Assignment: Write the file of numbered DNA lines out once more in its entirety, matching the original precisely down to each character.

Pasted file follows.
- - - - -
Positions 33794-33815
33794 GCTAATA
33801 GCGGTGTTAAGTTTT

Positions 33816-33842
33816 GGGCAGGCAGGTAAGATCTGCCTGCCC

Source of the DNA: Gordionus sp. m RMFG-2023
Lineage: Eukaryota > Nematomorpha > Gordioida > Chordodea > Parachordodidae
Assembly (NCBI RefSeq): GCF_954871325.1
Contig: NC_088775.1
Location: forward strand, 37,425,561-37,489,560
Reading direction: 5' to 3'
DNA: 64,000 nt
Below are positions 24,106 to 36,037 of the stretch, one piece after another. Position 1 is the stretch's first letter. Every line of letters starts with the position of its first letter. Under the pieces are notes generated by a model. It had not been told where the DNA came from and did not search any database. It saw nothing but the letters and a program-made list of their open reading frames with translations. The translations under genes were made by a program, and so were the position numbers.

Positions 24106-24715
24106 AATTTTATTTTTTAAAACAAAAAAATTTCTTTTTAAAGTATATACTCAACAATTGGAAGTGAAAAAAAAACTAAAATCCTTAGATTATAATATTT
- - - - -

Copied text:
Positions 33794-33815
33794 GCTAATA
33801 GCGGTGTTAAGTTTT

Positions 33816-33842
33816 GGGCAGGCAGGTAAGATCTGCCTGCCC

Source of the DNA: Gordionus sp. m RMFG-2023
Lineage: Eukaryota > Nematomorpha > Gordioida > Chordodea > Parachordodidae
Assembly (NCBI RefSeq): GCF_954871325.1
Contig: NC_088775.1
Location: forward strand, 37,425,561-37,489,560
Reading direction: 5' to 3'
DNA: 64,000 nt
Below are positions 24,106 to 36,037 of the stretch, one piece after another. Position 1 is the stretch's first letter. Every line of letters starts with the position of its first letter. Under the pieces are notes generated by a model. It had not been told where the DNA came from and did not search any database. It saw nothing but the letters and a program-made list of their open reading frames with translations. The translations under genes were made by a program, and so were the position numbers.

Positions 24106-24715
24106 AATTTTATTTTTTAAAACAAAAAAATTTCTTTTTAAAGTATATACTCAACAATTGGAAGTGAAAAAAAAACTAAAATCCTTAGATTATAATATTT